6.2 Experiment 2: Comparison of Community Detection with PPR

In experiment 2 we move from assessing a single component (minhashing) to a system-wide evaluation: We evaluate the ability of our algorithm to detect related entities by measuring its performance as a local community detection algorithm seeded with members of the ground-truth communities listed in Table 3. As a baseline for comparison we use the PPR algorithm, which is considered to be the state of the art for this problem (Kloumann and Kleinberg, 2014). It is impossible to provide a fully like-for-like comparison with PPR: Running PPR on the full graph (700 million vertices and 20 billion edges) that we extract features from requires cluster computing and could return results outside of the accounts we considered. The alternative is to restrict PPR to run on the directly observed network of the 675,000 largest Twitter accounts, which could then be run on a single machine. We adopt this latter approach as it is the only option that meets our requirements (single machine and real-time).

Figure 9: Process diagram for Experiment 2. Circles indicate (intermediate) results and rectangles are processes. The size of circles is illustrative of the number of accounts at each stage. From each community we sample 30 seeds to use as input for an LSH query. The LSH query produces a larger set of candidate accounts. The candidate lists are submitted to the MS and AC sorting procedures, which return results.

In our experimentation, we randomly sampled 30 seeds from each ground-truth community. To produce MS and AC results we followed the process depicted in Figure 9: The seeds are input to an LSH query, which produces a list of candidate near-neighbours. For each candidate the Jaccard similarity is estimated using minhash signatures and sorted by either the MS or AC procedures.

We compare MS and AC to PPR operating on the directly observed network of the 675,000 largest accounts. Our PPR implementation uses the 30 seeds as the teleport set and runs for three iterations returning a ranked list of similar Twitter accounts.

In all cases, we sequentially select accounts in similarity order and measure the recall after each selection. The recall is given by


with as the initial seed set, as the ground truth community and as the set of accounts added to the output. For a community of size we do this for the most similar accounts so that a perfect system could achieve a recall of one.

Figure 10: Average recall (with standard errors) of Agglomerative Clustering (yellow), Personal PageRank (red) and Minhash Similarity (blue) against the number of additions to the community expressed as a fraction of the size of the ground-truth communities given in Table 3. The tight error bars indicate that the methods are robust to the choice of seeds.
travel 0.186 0.240 0.230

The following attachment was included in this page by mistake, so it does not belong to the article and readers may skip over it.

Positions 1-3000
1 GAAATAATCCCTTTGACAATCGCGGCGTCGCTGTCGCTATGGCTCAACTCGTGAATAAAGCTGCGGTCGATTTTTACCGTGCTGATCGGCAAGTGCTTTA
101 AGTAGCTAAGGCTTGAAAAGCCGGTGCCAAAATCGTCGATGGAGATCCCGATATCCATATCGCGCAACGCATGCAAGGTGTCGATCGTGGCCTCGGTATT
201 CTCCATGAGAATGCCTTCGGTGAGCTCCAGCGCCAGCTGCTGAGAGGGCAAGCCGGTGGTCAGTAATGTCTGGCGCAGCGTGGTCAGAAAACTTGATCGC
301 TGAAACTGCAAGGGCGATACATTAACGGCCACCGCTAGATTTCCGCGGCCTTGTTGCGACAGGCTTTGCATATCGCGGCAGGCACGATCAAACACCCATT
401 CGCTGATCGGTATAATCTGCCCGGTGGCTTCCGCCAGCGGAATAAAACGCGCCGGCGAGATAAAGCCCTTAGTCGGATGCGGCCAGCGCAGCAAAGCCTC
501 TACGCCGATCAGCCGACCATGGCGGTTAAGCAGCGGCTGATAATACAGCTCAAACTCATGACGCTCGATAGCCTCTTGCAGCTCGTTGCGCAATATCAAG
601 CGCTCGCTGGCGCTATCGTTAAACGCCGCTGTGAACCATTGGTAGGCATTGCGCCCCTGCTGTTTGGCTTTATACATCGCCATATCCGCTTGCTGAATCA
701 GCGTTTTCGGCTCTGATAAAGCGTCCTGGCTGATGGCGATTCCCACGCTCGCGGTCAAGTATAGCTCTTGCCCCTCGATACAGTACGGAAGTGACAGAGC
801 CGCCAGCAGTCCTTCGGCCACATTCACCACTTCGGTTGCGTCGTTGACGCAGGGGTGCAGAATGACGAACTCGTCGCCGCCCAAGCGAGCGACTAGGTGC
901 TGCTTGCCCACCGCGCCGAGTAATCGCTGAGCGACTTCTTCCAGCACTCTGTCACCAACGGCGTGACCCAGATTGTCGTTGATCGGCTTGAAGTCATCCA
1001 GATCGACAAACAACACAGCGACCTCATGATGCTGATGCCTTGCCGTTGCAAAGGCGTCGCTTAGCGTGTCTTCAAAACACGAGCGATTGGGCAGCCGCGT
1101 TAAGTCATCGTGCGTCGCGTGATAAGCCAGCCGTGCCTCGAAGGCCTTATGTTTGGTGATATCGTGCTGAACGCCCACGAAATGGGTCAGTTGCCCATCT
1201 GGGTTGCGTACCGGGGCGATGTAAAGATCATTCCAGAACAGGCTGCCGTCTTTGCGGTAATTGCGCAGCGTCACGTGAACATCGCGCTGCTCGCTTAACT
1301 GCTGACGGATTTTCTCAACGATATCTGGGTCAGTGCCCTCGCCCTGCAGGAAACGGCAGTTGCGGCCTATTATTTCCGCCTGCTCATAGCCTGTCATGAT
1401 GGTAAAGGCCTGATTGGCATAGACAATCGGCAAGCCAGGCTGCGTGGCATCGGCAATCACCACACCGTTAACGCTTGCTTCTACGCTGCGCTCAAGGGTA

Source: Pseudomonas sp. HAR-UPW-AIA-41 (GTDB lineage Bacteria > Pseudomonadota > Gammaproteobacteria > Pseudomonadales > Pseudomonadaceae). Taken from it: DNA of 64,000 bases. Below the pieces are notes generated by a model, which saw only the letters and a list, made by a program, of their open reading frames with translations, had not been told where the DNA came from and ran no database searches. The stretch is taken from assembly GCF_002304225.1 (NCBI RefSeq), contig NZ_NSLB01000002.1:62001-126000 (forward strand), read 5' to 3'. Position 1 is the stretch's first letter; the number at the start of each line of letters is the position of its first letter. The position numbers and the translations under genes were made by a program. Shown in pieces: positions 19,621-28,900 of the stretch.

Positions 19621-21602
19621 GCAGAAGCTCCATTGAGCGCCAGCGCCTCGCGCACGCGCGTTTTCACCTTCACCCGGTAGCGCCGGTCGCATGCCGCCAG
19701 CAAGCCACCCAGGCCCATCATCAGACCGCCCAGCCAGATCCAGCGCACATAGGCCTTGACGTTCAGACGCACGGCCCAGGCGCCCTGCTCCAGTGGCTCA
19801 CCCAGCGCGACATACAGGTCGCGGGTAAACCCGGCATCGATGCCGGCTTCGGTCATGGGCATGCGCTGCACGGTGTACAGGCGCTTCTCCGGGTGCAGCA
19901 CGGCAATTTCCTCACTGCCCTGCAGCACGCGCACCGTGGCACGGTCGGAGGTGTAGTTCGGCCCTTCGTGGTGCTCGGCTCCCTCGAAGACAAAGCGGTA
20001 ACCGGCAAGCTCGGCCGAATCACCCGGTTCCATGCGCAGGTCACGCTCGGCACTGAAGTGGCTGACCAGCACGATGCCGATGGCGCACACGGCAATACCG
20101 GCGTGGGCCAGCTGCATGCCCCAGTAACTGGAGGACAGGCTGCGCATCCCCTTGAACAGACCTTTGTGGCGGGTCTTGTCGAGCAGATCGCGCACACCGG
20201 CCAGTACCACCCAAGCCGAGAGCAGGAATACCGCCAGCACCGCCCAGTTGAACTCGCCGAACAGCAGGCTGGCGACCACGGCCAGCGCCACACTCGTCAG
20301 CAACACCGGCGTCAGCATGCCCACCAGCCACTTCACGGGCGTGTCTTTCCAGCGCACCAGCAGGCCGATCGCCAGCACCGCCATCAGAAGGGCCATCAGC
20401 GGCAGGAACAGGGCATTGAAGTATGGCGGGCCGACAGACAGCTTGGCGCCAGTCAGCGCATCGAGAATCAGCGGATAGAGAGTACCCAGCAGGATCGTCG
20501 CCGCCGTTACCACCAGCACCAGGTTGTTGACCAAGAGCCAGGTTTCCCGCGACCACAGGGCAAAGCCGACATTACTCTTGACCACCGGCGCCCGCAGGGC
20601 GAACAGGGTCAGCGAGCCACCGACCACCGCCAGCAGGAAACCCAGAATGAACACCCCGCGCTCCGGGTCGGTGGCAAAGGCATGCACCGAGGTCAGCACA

airline 0.040 0.151 0.180
hotel brand 0.160 0.294 0.285
cosmetics 0.055 0.086 0.143
food and drink 0.072 0.099 0.082
electronics 0.035 0.069 0.059
alcohol 0.069 0.199 0.229
model 0.078 0.110 0.109
mixed martial arts 0.317 0.363 0.386
cycling 0.278 0.330 0.445
athletics 0.219 0.285 0.365
adult actor 0.269 0.347 0.397
american football 0.240 0.371 0.240
baseball 0.203 0.379 0.378
basketball 0.252 0.380 0.353
football 0.202 0.233 0.212
Table 5: Area under the recall curves (Figure 10). Bold entries indicate the best performing method. Minhash similarity (MS) is the best method in 8 cases, Agglomerative Clustering (AC) in 8 cases and Personalised PageRank (PPR) in none. A perfect community detector would score 0.5

The results of this experiment are shown in Figure 10 with the Area Under the Curves (AUC) given in Table 5. Bold entries in Table 5 indicate the best performing method. In all cases MS and AC give superior results to PPR.

Figure 10 shows standard errors over five randomly chosen input sets of 30 accounts from . The confidence bounds are tight indicating that the methods are robust to the choice of input seeds. Figure 10 is grouped to correspond to the dendrograms in Figure 3. Performance of all methods is considerable affected by the quality of the communities. Communities with good values of the metrics given in Table 3 in general have superior recall across all methods. The third row of Figure 10 contains the best communities as measured by the metrics in Table 3. For this group recalls are as high as 80% (Cycling, AC). The worst group of communities are the transnational industrial communities in the second row. The lowest recall in row three (Athletics PPR) is still higher than the highest recall in the second row of results (Alcohol, AC). The best performing method for every community in row three of the results is AC. This is because AC is an adaptive method that can incorporate information from early results. The downside of an adaptive method is that pollution from false positives can rapidly degrade performance. This can be seen in the step decrease in gradient of the AC curves for basketball, baseball and adult actors. The fourth row of the table contains team sports. Team sports also have good metrics in Table 3, but differ markedly in structure from the communities in row three. The communities in row four have well defined multi-modal sub-structures generated by the different teams. Both AC and MS are unimodal procedures that store the centre of a set of data points. For a multimodal distribution the mean may not be particularly close to the distribution and so false positives will occur. As AC incorporates false positives into the estimation procedure for all future results MS outperforms AC for all team sport communities. Of the communities in the first and second rows of Figure 10 AC is best performing in four and MS is best performing in four. These communities are all diffuse, but some have a single densely connected region that can be found well by AC.